"That a portion of these confidential letters should be still extant after centuries, Paul cannot have intended, nor did it ever occur to him that they would be." Be that as it may, and granted that Paul's Epistles are "survivals, in the sense of the technical language employed by the historical method" (ibid., 12), still we must not forget that Paul attached a great deal of importance to his letters and urged obedience to the teachings which they contained: "I adjure you by the, Lord that this epistle be read unto all the brethren" (1 Thessalonians 5:27). This command we find in the very first one preserved to us. Once more note 2 Thessalonians 3:14: "And if any man obeyeth not our word by this ep., note that man, that ye have no company with him." Evidently therefore Paul does not conceive his epistles as mere incidents in personal correspondence, but authoritative instructions for the Christians to whom they are addressed. In 1 Corinthians 7:17, "And so ordain I in all the churches," he puts his epistolary commands on a paragraph with the words of Jesus quoted in the same chapter. Some indeed at Corinth (2 Corinthians 10:9) took his "letters" as an effort to "terrify" them, a thing that he was afraid to do in person. Paul (2 Corinthians 10:11) does not deny the authority of his letters, but claims equal courage when he comes in person (compare 2 Corinthians 13:2,10). That Paul expected his letters to be used by more than the one church to which they were addressed is clear from Colossians 4:16: "And when this epistle hath been read among you, cause that it be read also in the church of the Laodiceans; and that ye also read the epistle from Laodicea." If the letter to Laodicea is our Eph and a sort of circular letter (compare Galatians), that is clear. But it must be noted that Colossians, undoubtedly a specific letter to Colosse, is likewise to be passed on to Laodicea. It is not always observed that in 1 Corinthians 1:2, though the epistle is addressed "unto the church of God which is at Corinth," Paul adds, "with all that call upon the name of our Lord Jesus Christ in every place, their Lord and ours." Philemon is, of course, a personal letter, though it deals with a sociological problem of universal interest. The Pastoral Epistles are addressed to two young ministers and have many personal details, as is natural, but the epistles deal far more with the social aspects of church life and the heresies and vices that were threatening the very existence of Christianity in the Roman empire. Paul is eager that Timothy shall follow his teaching (2 Timothy 3:10), and "the same commit thou to faithful men, who shall be able to teach others also" (2 Timothy 2:2). It is this larger view of the future of Christianity that concerns Paul very keenly. The very conception of his ministry to the Gentiles (Romans 15:16; Ephesians 3:7) led Paul to feel that he had a right to speak to all, "both to Greeks and to Barbarians" (Romans 1:14), and hence, even to Rome (Romans 1:15). It is a mistake to limit Paul's Epistles to the local and temporary sphere given them by Deissmann.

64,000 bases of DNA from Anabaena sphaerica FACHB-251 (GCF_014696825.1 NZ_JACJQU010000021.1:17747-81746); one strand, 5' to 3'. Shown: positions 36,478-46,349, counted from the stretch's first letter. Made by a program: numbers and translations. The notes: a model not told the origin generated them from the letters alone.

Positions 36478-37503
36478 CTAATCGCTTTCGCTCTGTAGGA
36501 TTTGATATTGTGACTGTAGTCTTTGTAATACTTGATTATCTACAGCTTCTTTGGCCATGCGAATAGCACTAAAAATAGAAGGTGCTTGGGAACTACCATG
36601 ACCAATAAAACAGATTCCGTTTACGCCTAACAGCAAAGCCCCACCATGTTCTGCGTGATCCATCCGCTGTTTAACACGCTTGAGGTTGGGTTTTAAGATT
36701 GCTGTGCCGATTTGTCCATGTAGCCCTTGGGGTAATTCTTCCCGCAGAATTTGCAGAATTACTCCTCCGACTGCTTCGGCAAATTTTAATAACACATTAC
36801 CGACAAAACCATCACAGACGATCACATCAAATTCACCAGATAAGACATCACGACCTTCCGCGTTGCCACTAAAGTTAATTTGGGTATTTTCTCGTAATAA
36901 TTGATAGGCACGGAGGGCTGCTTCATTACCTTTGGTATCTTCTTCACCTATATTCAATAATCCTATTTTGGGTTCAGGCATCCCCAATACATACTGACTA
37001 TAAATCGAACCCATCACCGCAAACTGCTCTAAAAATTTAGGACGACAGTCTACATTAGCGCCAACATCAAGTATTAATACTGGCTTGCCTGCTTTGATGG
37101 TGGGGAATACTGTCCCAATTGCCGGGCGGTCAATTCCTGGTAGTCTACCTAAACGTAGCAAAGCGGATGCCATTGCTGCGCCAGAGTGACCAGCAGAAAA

(4) Development in Paul's Epistles
For Paul's gospel or theology see later. Here we must stress the fact that all four groups of Paul's Epistles are legitimate developments from his fundamental experience of grace as conditioned by his previous training and later work. He met each new problem with the same basal truth that Jesus is the Messiah, the Son of God, revealed to Paul on the way to Damascus. The reality of this great experience must here be assumed (see discussion later). It may be admitted that the Ac does not stand upon the same plane as the Pauline Epistles as a witness concerning Paul's conversion (Fletcher, The Conversion of Paul, 1910, 5). But even so, the Epistles amply confirm Luke's report of the essential fact that Jesus appeared to Paul in the same sense that He did to the apostles and 500 Christians (1 Corinthians 15:4-9). The revelation of Christ to Paul and in Paul (en emoi, Galatians 1:16) and the specific call connected therewith to preach to the Gentiles gave Paul a place independent of and on a paragraph with the other apostles (Galatians 1:16; 2:1-10). Paul's first preaching (Acts 9:20) "proclaimed Jesus, that he is the Son of God." This "primitive Paulinism" (Sabatier, The Apostle Paul, 1893, 113) lay at the heart of Paul's message in his sermons and speeches in Acts. Professor P. Gardner regards Luke as a "careless" historian ("The Speeches of Paul in Acts," Cambridge Biblical Essays, 1909, 386), but he quite admits the central place of Paul's conversion, both in the Ac and the Epistles (ib; compare also The Religious Experience of Paul).
We cannot here trace in detail the growth of Paulinism. Let Wernle speak (Beginnings of Christianity, 1903, I, 224) for us: